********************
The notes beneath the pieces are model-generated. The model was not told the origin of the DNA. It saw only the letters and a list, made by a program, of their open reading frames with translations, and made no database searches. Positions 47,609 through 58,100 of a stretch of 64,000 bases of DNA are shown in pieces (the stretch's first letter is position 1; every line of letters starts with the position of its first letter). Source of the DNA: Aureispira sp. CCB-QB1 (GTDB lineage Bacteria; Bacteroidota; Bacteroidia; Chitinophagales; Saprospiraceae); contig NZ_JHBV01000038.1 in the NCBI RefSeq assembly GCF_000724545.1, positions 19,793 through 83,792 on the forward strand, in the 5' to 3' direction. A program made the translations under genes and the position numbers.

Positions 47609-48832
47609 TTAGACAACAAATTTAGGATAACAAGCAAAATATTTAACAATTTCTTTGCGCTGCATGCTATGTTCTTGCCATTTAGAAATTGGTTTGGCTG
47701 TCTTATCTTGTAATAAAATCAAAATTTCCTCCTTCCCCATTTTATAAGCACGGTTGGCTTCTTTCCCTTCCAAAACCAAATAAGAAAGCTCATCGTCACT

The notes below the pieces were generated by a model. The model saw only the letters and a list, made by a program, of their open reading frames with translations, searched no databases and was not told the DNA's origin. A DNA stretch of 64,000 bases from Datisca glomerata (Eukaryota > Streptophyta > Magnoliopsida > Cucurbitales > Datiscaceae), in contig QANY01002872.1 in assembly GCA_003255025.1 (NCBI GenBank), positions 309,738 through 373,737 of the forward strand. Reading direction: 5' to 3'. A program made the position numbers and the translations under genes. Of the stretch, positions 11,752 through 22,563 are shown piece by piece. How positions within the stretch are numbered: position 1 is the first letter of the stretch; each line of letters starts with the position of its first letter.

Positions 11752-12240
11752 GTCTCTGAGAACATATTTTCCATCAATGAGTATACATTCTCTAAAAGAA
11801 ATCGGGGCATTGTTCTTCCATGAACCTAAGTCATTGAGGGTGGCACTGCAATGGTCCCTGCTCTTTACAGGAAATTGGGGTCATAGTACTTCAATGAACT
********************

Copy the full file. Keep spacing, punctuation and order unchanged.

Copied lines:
The notes beneath the pieces are model-generated. The model was not told the origin of the DNA. It saw only the letters and a list, made by a program, of their open reading frames with translations, and made no database searches. Positions 47,609 through 58,100 of a stretch of 64,000 bases of DNA are shown in pieces (the stretch's first letter is position 1; every line of letters starts with the position of its first letter). Source of the DNA: Aureispira sp. CCB-QB1 (GTDB lineage Bacteria; Bacteroidota; Bacteroidia; Chitinophagales; Saprospiraceae); contig NZ_JHBV01000038.1 in the NCBI RefSeq assembly GCF_000724545.1, positions 19,793 through 83,792 on the forward strand, in the 5' to 3' direction. A program made the translations under genes and the position numbers.

Positions 47609-48832
47609 TTAGACAACAAATTTAGGATAACAAGCAAAATATTTAACAATTTCTTTGCGCTGCATGCTATGTTCTTGCCATTTAGAAATTGGTTTGGCTG
47701 TCTTATCTTGTAATAAAATCAAAATTTCCTCCTTCCCCATTTTATAAGCACGGTTGGCTTCTTTCCCTTCCAAAACCAAATAAGAAAGCTCATCGTCACT

The notes below the pieces were generated by a model. The model saw only the letters and a list, made by a program, of their open reading frames with translations, searched no databases and was not told the DNA's origin. A DNA stretch of 64,000 bases from Datisca glomerata (Eukaryota > Streptophyta > Magnoliopsida > Cucurbitales > Datiscaceae), in contig QANY01002872.1 in assembly GCA_003255025.1 (NCBI GenBank), positions 309,738 through 373,737 of the forward strand. Reading direction: 5' to 3'. A program made the position numbers and the translations under genes. Of the stretch, positions 11,752 through 22,563 are shown piece by piece. How positions within the stretch are numbered: position 1 is the first letter of the stretch; each line of letters starts with the position of its first letter.

Positions 11752-12240
11752 GTCTCTGAGAACATATTTTCCATCAATGAGTATACATTCTCTAAAAGAA
11801 ATCGGGGCATTGTTCTTCCATGAACCTAAGTCATTGAGGGTGGCACTGCAATGGTCCCTGCTCTTTACAGGAAATTGGGGTCATAGTACTTCAATGAACT